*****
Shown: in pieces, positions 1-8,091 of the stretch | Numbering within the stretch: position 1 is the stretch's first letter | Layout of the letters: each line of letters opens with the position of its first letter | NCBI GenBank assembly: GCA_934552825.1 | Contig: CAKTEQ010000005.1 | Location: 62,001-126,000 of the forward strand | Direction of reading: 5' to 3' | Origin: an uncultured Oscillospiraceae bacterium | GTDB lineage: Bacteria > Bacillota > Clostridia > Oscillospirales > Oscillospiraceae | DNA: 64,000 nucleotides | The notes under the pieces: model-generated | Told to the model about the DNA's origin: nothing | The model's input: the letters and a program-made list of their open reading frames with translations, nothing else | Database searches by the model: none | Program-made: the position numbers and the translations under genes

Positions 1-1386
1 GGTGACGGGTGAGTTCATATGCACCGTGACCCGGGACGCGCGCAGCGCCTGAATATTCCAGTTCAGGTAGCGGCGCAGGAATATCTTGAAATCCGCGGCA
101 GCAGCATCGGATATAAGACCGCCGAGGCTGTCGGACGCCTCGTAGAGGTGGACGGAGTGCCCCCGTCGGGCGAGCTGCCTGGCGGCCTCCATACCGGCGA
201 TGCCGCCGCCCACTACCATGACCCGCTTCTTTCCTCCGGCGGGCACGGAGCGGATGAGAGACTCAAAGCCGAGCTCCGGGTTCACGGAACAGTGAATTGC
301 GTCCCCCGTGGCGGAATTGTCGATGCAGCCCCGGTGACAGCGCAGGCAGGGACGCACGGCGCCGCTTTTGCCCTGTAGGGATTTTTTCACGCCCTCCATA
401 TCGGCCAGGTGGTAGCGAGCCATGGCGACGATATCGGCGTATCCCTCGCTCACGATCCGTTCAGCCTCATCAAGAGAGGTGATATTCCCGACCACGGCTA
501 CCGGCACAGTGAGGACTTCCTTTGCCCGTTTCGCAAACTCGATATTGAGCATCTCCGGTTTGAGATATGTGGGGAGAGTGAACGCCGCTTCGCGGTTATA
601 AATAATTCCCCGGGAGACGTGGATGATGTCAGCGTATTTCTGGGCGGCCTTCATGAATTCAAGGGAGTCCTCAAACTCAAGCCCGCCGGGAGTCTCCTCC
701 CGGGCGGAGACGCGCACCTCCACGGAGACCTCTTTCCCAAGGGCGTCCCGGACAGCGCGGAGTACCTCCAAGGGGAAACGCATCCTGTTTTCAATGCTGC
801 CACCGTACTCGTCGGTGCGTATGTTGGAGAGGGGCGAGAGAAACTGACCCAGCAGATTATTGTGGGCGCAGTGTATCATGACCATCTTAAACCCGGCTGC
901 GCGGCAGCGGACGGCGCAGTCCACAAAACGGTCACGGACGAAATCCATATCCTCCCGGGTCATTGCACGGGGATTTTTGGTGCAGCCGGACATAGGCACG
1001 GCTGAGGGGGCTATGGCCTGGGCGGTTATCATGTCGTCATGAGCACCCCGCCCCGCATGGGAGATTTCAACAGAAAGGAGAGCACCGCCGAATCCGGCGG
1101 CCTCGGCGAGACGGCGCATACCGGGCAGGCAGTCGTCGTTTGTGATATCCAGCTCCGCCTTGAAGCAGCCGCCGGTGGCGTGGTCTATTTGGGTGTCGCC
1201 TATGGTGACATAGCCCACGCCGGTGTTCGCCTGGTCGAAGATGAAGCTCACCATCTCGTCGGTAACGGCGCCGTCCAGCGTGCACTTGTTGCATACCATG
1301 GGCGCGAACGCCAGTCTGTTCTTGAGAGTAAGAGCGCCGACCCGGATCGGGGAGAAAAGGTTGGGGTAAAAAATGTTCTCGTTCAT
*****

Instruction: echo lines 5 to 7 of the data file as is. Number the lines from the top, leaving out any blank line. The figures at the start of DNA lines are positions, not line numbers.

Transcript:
201 TGCCGCCGCCCACTACCATGACCCGCTTCTTTCCTCCGGCGGGCACGGAGCGGATGAGAGACTCAAAGCCGAGCTCCGGGTTCACGGAACAGTGAATTGC
301 GTCCCCCGTGGCGGAATTGTCGATGCAGCCCCGGTGACAGCGCAGGCAGGGACGCACGGCGCCGCTTTTGCCCTGTAGGGATTTTTTCACGCCCTCCATA
401 TCGGCCAGGTGGTAGCGAGCCATGGCGACGATATCGGCGTATCCCTCGCTCACGATCCGTTCAGCCTCATCAAGAGAGGTGATATTCCCGACCACGGCTA